Symptoms of why a beak is growing too fast

Some birds get blighted by beak deformities. These may include an overgrown beak, underscored by the elongation of the upper and lower beak, resulting in a scissor beak – which is a horizontal deviancy of the upper and lower beaks, and mandibular prognatism, where the tip of the rhinotheca sits on or inside or the gnatotheca.

Nutritional deficiencies

Overgrown beaks point to genetics and nutritional defects during the bird’s development. These deficiencies may manifest a liver disease due to excessive fat and undernutrition in the diet. A bird deprived of calcium and vitamin D can lead to soft, rubbery, saggy beaks, culminating in overgrown bills, especially in smaller birds like cockatiels. Some birds also demonstrate overgrown nails and claws. Simply place your pet on a balanced diet and these symptoms can be reversed.

Infections

Many bacterial, fungal, parasitic, and viral pathogens can explain why a bird’s beak can grow rapidly. Some noticeable symptoms include psittacine beaks, scaly legs and face ticks, and feather syndrome. If you discover something abnormal about your bird’s bill, notify your veterinarian asap!

Poor lighting

Vitamin D is essential for your bird’s overall health. Birds depend on Ultraviolet light from direct sunlight to synthesizes Vitamin D, essential for bill and bone health. Indoor birds do not have the luxury of this phenomenon as windows block UV ray exposure time and intensity. Vitamin D deficiency may lead to soft, saggy bones and abnormal upper beak growth.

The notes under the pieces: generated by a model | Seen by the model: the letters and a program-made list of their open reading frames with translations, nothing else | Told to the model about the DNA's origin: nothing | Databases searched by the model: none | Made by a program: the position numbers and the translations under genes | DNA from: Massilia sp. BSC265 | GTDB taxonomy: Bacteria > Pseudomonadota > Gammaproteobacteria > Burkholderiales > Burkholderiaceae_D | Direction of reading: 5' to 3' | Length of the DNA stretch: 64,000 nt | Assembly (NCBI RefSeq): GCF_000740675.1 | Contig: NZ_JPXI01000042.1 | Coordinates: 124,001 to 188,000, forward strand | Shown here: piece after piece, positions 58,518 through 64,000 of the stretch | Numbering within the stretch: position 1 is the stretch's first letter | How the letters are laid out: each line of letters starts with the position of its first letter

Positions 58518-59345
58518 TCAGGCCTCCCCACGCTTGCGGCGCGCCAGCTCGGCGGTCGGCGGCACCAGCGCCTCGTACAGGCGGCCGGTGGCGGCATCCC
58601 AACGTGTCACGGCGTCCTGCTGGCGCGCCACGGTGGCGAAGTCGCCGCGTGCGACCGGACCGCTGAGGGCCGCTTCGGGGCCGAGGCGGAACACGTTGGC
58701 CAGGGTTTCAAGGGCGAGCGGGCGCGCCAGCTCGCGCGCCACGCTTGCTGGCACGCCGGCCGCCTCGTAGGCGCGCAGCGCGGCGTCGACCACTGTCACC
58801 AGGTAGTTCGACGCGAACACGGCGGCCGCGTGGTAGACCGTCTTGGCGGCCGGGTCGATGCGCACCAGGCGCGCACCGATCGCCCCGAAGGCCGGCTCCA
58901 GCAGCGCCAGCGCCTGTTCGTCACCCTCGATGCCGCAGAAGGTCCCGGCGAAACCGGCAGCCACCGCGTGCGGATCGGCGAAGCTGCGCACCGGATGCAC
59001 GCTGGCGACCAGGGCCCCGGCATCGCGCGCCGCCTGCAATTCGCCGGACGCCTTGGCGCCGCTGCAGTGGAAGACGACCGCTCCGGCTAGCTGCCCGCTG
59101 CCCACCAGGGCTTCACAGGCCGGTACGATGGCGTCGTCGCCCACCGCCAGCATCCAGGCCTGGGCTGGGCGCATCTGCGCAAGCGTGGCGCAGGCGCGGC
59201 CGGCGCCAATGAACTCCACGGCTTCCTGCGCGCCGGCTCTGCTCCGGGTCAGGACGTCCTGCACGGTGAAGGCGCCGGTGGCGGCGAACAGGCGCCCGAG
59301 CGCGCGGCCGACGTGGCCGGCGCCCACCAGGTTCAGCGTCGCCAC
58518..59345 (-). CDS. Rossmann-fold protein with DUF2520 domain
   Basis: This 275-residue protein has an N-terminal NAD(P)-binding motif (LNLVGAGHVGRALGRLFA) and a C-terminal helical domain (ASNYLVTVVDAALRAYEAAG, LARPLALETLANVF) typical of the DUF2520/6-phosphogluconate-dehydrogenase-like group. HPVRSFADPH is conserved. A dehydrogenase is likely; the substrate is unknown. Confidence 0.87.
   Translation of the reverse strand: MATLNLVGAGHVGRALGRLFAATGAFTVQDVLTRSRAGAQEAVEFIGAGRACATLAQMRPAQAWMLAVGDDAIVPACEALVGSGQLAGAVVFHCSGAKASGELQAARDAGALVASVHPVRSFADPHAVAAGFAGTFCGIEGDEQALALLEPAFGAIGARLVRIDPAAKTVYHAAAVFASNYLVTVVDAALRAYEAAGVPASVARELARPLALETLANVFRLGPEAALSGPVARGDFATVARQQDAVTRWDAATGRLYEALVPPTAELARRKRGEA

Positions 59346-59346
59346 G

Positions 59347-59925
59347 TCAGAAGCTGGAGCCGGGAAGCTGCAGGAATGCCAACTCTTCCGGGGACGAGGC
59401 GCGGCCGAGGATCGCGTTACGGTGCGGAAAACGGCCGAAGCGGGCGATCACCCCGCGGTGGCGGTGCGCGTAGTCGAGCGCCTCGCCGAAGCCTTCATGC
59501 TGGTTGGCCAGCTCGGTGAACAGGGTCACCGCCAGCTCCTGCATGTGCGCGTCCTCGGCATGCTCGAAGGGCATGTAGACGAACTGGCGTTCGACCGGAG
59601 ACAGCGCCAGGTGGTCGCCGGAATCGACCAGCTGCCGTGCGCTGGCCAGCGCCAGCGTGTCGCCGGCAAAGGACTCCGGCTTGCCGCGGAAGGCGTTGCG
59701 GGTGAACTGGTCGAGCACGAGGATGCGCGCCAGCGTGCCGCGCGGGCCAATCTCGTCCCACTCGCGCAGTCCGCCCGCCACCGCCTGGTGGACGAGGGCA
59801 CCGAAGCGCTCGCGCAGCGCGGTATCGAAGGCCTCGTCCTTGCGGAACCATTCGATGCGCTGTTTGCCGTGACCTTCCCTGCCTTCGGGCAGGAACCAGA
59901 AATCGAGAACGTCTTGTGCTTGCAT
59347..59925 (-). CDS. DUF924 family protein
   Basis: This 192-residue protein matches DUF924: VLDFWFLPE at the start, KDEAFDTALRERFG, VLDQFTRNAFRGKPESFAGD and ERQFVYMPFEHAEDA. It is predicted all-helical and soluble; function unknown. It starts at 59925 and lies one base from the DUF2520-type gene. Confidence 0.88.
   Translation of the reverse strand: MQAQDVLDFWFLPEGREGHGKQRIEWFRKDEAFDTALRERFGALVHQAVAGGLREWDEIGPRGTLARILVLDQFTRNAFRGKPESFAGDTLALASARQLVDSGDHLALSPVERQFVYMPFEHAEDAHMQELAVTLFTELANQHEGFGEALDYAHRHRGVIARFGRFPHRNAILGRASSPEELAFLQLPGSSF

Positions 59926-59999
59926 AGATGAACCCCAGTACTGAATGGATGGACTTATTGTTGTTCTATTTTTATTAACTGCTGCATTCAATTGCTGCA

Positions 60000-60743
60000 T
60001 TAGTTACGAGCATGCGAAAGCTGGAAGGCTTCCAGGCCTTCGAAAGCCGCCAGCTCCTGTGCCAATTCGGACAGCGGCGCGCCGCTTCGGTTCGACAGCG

Trauma

Trauma is a known cause of beak elongation and deformity in caged birds. Beak growth is dependent on the contact angle between the tips of the upper (maxilla) and lower (mandibular). Injuries to these tips can lead to the malformation and deformation of the beak.

Incorrect handfeeding

Perhaps the pet owner maintains an inappropriate feeding implement that applies pressure against the bird’s beak, resulting in deformations. They may also apply excessive pressure when cleaning the rostrum.

Administer food to your bird by introducing a syringe or eyedropper into its mouth. This is relatively easy as it will be excited that it’s getting fed and will gape with its beak open wide to receive the formula. Where the bird doesn’t gape, a soft tapping of the beak with the feeding contraption will prompt the bird to open its mouth. The tool should be carefully passed into the left side towards the right side of the open beak.

The administration of the formula should coincide with swallowing. Bird swallow with a strange repeated bobbing of the head in an up-down motion. While the bird swallows, the formula is dispensed rapidly. Over time, the bird develops quick feet for the activity, and when performed accurately, the filling of the crop can be achieved in an impressively short time.

At King’s Cages, we pride ourselves on being the foremost authority on bird wellness concerns. Head over to www.kingscages.com to view our vast array of bird wellness products.

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